The range of modules available is very wide, including otions drawn from the undergraduate programmes in both the School of Music and the School of Drama, Dance, Production and Film. The design of the programme puts no restrictions on the level of the options/s chosen. There is a significant range of choice available in the amount of credit taken in this way, with students free to choose pathways which place greater weight on Supporting Studies.

Teaching Staff

Accordian

Ian Muir
John Somerville
Paddy Callaghan
Djordje Gajic

Bagpipes

John Mulhearn (Head of Piping Studies)
Willie McCallum
Ross Ainslie

Frequent visiting tutors for piping include Barnaby Brown, Iain MacInnes, Fred Morrison, Hugh Cheape, Mike Katz and many more.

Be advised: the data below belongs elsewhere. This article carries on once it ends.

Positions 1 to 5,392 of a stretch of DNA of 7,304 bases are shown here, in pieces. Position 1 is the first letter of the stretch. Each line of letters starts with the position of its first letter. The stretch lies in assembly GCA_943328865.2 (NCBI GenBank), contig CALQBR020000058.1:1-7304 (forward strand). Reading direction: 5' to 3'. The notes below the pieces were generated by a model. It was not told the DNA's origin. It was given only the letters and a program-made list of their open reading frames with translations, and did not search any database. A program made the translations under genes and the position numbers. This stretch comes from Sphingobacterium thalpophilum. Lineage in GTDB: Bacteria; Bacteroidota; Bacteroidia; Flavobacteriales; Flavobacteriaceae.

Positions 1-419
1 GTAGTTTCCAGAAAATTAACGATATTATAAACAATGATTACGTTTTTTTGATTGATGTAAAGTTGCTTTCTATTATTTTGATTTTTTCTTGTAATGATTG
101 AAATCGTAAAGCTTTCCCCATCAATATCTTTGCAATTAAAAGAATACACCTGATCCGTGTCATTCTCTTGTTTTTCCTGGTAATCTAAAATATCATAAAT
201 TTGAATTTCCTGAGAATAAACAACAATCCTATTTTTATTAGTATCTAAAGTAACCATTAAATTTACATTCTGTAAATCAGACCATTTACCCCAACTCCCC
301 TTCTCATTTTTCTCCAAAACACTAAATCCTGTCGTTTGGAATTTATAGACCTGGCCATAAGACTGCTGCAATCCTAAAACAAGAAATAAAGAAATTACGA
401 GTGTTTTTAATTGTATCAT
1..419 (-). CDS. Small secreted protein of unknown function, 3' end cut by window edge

Cello

Bespoke arrangements available

Flutes and Whistles

Anna Friel
Marc Duff 
Steph Geremia
Philippe Barnes

Gaelic Song

Iseabail T NicDhomhnaill
Màiri MacInnes

Guitar

Kevin MacKenzie
Ali Hutton
Jenn Butterworth 
Innes White

Percussion

David Henderson
Fraser Stone
Martin O’Neill

Piano

Mary McCarthy 
James Ross BA 
Alistair Paterson

Creative and Contextual Studies

Professor Margaret Bennett DCE BA MA PhD, Folklore

Prof Fred Freeman, Scots Language & Song, Scottish Music in Context

Dr Ailie Robertson, Research and Composition

James Ross, Creative Skills in Traditional Music 1

Dave Milligan, Creative Skills in Traditional Music 2

Graduate Destinations

The Royal Conservatoire’s MMus and MA graduates work professionally in orchestras, ensembles and opera houses in the UK and abroad. Many build portfolio careers, combining part-time and freelance performance with teaching, community engagement, and work in allied areas such as music administration.